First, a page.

Many conference organisers find it challenging to get good traction out of a panel discussion. At an event one of our association executives recently attended, the panelists seemed to be pushing their own agenda, talking over one another and the session was not productive as a result. We suggest there are three main considerations to take into account when planning an effective session around this type of format.

A key area is ensuring that you have identified 3-4 key messages that will be relevant to your audience around the discussion topic – and they are well thought through before panelists are sought. And, panelists are invited to participate for the way they interact with their fellow presenters and the attendees, NOT just for their expertise on a topic.

  • Ensure the MC is well briefed to keep the discussion on track and that he is given ‘seed’ questions to stimulate robust discussion.
  • Talk with attendees at breaks prior to the panel discussion to gain attendee points of view and use this to direct questions to the panel.
  • Ensure the panelists are well briefed about each other – if possible get them to meet just before their session so they have a chat about their contribution. This way the panelists will have a familiarity with each other and increase their ability to interact with each other.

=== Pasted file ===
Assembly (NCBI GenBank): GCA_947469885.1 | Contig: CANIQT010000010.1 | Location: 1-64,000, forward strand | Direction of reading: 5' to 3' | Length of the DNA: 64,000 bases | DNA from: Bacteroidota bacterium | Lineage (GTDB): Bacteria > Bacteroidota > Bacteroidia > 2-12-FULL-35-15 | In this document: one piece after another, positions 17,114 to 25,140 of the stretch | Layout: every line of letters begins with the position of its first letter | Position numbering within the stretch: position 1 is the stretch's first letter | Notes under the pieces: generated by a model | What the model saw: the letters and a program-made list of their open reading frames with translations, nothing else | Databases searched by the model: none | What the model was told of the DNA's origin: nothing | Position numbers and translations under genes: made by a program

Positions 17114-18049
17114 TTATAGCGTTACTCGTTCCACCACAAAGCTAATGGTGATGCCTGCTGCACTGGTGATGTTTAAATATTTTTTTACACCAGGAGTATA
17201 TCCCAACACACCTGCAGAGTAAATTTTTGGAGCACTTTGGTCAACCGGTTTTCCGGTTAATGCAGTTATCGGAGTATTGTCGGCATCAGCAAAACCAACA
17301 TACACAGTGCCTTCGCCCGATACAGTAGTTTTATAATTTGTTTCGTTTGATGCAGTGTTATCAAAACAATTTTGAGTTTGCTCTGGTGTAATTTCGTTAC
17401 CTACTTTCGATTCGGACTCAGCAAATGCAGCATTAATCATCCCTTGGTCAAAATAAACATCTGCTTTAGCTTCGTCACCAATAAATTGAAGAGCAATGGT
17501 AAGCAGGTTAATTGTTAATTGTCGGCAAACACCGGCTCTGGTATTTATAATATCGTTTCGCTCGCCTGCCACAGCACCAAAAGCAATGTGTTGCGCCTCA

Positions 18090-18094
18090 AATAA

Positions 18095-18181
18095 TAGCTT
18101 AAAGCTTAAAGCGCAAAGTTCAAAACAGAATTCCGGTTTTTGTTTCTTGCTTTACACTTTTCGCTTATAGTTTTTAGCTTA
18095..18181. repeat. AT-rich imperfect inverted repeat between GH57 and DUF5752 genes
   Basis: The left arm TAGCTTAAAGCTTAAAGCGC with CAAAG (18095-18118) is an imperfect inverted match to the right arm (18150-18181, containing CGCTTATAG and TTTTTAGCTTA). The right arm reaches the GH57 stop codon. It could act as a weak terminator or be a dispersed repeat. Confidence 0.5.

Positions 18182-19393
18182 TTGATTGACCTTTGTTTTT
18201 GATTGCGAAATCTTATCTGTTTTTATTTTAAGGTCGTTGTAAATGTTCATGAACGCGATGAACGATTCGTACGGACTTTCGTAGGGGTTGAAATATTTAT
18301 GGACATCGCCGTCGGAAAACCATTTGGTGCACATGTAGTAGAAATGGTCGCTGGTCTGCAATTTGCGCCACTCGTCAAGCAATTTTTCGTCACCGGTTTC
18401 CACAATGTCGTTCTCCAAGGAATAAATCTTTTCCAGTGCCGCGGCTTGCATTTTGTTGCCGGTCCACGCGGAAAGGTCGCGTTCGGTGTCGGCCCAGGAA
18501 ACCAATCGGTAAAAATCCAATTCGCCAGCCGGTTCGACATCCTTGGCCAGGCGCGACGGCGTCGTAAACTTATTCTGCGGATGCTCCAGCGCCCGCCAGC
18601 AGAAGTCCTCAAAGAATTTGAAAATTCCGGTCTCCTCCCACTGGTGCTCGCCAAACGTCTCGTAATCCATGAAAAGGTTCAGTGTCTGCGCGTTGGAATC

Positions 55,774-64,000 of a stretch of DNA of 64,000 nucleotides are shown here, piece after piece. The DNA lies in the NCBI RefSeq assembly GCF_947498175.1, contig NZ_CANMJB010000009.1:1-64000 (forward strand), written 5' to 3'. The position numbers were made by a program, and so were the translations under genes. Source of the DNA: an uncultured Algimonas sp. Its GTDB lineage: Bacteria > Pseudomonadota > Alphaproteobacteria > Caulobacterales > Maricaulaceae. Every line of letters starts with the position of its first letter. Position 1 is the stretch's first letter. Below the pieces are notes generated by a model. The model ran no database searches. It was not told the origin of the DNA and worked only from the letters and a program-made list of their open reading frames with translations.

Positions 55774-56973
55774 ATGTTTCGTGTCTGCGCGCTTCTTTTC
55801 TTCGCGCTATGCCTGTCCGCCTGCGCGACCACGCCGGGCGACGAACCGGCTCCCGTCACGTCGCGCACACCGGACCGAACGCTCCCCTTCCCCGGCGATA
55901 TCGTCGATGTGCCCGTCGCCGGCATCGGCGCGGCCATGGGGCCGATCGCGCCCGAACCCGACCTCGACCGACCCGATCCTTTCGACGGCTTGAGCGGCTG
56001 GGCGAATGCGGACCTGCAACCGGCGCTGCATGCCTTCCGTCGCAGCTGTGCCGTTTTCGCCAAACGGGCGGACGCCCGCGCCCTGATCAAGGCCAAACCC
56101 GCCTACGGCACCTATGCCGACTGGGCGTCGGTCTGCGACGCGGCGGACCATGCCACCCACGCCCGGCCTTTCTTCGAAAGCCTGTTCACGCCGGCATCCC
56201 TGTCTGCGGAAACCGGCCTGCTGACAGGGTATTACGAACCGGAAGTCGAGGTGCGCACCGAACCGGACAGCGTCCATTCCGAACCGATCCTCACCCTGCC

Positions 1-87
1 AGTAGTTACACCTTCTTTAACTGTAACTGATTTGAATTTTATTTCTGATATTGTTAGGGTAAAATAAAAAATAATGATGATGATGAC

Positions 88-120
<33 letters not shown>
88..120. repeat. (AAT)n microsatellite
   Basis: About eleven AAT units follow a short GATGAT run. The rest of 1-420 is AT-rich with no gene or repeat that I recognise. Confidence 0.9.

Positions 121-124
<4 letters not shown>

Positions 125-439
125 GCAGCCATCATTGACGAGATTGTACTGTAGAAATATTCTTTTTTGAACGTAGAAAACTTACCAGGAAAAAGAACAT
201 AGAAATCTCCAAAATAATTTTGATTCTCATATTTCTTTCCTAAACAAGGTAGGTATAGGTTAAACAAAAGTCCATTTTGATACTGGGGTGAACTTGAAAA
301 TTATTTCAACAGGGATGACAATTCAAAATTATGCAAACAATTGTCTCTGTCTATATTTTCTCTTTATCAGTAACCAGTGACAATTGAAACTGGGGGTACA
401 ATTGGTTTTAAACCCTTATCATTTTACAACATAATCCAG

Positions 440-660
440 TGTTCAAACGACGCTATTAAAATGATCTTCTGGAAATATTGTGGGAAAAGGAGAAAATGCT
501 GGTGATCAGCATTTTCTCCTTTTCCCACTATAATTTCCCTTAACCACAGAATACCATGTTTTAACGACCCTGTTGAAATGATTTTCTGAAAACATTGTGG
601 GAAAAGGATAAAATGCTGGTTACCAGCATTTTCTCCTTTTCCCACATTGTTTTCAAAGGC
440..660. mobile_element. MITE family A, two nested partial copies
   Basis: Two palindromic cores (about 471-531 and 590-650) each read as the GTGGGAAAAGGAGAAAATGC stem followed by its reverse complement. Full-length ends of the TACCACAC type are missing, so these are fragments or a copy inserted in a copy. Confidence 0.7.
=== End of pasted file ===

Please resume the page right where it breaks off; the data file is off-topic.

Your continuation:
• Consider speakers who are already speaking on the day as potential panelists – you don’t have to have ‘fresh faces’. The advantage of this is the audience has a dual opportunity to get to know them through their individual sessions on conference day as well. One of the best panel discussions we’ve seen was at the end of a conference when the panel speakers were relaxed and the session was a great discussion around issues that were raised during the day from attendees.
  • Brief your panelists well – let them know you want the focus to be the audience – not about panelists grandstanding about who they are – ask them to leave their egos at the door!

For 8 other tips to improve panel discussions by Anne Thornley-Brown, click here.